Cutting her off, I say, “Trust me, Mom. If you knew what he did . . .” I sigh. “Just trust me on this. Me making him worry is nothing compared to what he deserves.” Dee nods emphatically and gives me a thumbs-up as she chews a massive mouthful of pancakes.
“Okay, sweetie. Whatever you want. I’ll make sure Dad knows. And remember, if you need anything . . . money, whatever, you just call, okay?”
“Okay. I love you, Mom.”
“Love you too, honey. And Dee too. I’ll talk to you later.”
I hang up the phone and slouch in my seat. “Jesus.”
Dee chuckles. “I hope Brady gives himself a brain aneurysm or something.”
“We don’t hope he dies!”
She smirks at me, clearly amused with herself. “Don’t we?”
I ignore her and check my texts. More of the same. “I need to tell him something or I’m afraid he’s going to call the police and file a Missing Persons or something.”
Dee pulls her phone from her purse and scoffs at the missed calls and texts Brady left her. She starts typing, and I nervously ask what she’s doing.
“Responding to his text. Like he asked me to. Because I’m nice.”
I waste no time diving into her bench seat, looking to see what she’s typing.
You know what you did. We know what you did. Fess up and maybe she’ll consider talking to you again.
Okay, that’s not so bad. I feel relieved, but then I watch as she hits RETURN a few times and quickly adds:
lol, that last part was a lie. EAT DICK, DOUCHEBAG.
She presses send before I can stop her, and I bang my forehead against the table. “I can’t believe you just did that.”
“Are you gonna eat your bacon?”
I groan and slide back into my seat, gnawing on a piece of bacon. If I don’t eat it soon, she’ll steal it from my plate and we both know it. “Did he say anything back yet?” I stuff another piece into my mouth.
She checks her phone. “Nothing.”
But when I check mine, there’s a brand new text.
Baby, come home. Let’s talk about this.
I show Dee and then turn my phone all the way off again. “Well, at least we know he won’t be calling the cops.”
“What’d I tell ya?” she says, grinning as she points a fork full of pancakes at me. “I’m nice.”
ON MONDAY, DEE and I wake up early to drive to my old apartment building. She turns into the lot out front, but then I’m immediately grabbing at the wheel, frantically yelling at her to turn around.
She crinkles her nose at Brady’s silver Cobalt. “What the hell is his car still doing here?”
“Turn around!” My hands scramble over hers as the car swerves into a sharp U-turn, and then we’re kicking up gravel as we skid back onto the road.
I melt into my seat, my nerves completely fried, while Dee looks at me like I’ve completely lost my mind. “He must have taken off work.” I sigh. “He probably knows I’ll come to pick up my car.”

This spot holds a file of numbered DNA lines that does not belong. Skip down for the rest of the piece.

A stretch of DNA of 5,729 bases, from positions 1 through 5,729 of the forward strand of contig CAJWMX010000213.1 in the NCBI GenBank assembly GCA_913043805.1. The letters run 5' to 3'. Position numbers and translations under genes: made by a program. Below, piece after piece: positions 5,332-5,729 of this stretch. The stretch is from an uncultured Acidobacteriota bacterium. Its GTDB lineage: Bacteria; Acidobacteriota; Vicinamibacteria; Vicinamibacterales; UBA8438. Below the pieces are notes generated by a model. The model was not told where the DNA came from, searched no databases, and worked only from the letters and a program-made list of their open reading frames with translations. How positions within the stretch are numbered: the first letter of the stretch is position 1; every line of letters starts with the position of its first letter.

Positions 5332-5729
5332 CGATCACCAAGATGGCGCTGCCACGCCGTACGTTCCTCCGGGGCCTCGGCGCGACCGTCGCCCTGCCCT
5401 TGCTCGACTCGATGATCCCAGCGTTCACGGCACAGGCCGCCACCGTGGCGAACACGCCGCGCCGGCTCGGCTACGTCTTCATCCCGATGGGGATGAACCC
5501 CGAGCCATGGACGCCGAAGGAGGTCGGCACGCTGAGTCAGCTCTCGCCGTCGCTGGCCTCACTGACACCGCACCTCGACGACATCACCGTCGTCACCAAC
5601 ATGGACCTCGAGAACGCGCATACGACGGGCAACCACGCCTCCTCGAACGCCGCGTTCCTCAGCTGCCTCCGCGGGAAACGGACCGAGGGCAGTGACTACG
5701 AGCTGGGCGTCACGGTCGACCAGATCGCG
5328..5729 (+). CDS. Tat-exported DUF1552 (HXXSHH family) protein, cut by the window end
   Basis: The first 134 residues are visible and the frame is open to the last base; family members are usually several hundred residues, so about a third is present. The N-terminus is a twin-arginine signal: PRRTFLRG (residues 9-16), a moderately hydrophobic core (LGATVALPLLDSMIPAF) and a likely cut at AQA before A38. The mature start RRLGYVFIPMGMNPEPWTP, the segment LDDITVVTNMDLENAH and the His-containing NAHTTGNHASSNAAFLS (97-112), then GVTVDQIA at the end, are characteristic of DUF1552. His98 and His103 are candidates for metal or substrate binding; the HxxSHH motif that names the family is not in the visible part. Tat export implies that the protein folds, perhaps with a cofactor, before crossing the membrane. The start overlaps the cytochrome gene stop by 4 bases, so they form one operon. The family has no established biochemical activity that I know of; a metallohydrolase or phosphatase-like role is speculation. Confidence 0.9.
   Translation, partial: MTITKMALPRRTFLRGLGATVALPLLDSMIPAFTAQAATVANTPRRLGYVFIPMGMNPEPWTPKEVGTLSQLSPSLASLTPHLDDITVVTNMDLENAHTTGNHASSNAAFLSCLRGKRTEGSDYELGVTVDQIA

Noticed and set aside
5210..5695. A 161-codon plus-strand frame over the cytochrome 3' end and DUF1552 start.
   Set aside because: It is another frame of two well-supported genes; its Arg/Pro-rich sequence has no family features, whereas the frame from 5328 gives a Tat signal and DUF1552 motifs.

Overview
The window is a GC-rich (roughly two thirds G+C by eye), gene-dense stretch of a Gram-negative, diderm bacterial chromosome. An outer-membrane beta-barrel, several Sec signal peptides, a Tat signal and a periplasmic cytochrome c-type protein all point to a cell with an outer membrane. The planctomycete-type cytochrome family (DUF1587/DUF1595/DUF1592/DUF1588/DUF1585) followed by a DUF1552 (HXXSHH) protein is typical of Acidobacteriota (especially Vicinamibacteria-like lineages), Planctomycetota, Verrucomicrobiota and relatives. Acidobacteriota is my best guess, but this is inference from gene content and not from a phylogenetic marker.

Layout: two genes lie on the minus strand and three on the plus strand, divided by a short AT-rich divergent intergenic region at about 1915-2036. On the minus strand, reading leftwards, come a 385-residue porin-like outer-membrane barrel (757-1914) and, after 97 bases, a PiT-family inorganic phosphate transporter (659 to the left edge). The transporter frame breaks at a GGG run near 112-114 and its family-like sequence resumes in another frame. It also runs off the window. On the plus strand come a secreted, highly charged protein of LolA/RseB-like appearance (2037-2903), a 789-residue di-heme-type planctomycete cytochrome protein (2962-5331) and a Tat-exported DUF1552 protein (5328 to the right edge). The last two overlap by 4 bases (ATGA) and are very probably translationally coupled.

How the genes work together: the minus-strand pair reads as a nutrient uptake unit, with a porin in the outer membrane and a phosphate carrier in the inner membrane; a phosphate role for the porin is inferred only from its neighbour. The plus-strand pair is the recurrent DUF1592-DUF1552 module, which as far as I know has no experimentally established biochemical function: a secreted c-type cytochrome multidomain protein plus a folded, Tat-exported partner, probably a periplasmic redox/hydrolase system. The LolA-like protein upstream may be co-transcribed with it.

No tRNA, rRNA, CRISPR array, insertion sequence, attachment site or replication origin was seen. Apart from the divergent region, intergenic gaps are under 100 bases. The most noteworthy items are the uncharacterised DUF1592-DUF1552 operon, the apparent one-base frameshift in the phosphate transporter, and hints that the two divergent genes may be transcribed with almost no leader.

He left me more messages than I could count yesterday, and I read every single one of them. Not one mentioned that he was a cheating pig, so I didn’t bother responding. I know he’s trying to figure out exactly how much I know, which tells me he’s not ready to come clean. And even if he is, he can kiss my ass.
Dee rolls her window down and props her elbow on it. “I say we go pick it up one night while he’s sleeping. Then we can slash his tires and key his car as a parting gift.”
“Fine,” I say, still wondering how many secrets Brady has kept from me over the years. When Dee’s surprised expression snaps in my direction, I rush to add, “To the picking it up at night, Dee! I told you, we’re not slashing his anything.”
She grumbles. “I can’t be held responsible for my actions.”
“Story of my life.”
She giggles at me, and I lay my head back against the headrest.
“Are you nervous about your first class?” I ask after I get tired of watching the high-rises pass us by.
Dee shakes her head. “Nope, I’m excited! I bet it’ll be filled with hot college guys.” In Dee’s world, I wonder if not-hot college guys even exist. “What about you? Nervous?”
“You should’ve signed up for the same classes as me!”
My expression says, really? “Your first class is biology.” I say the word like it’s poison.
“Yours is French.”
“French 201,” I correct. “And anyway, I’ll see you for speech and American history.”
“We have speech at twelve thirty, right?” I laugh and tell her we do. “And history right after?”
“No, history is tomorrow. Jesus, Dee, what are you going to do without me?”
“Get lost somewhere on campus. Cry a little. Have some hot college guy try to comfort me. Then he’ll agree to show me to my next class, but somehow we’ll end up back at his fraternity house and—”
“You’re going to miss our turn,” I say flatly, cutting her off.
“Shit!” Dee squeals the car into the college entrance, and I grip the door handle and dashboard for dear life. When she parks the car, I sit there waiting for the past eighteen years to stop flashing before my eyes.
“We’re here!” she chirps way too peppily, like she didn’t almost just kill us both. “But we’re super early.”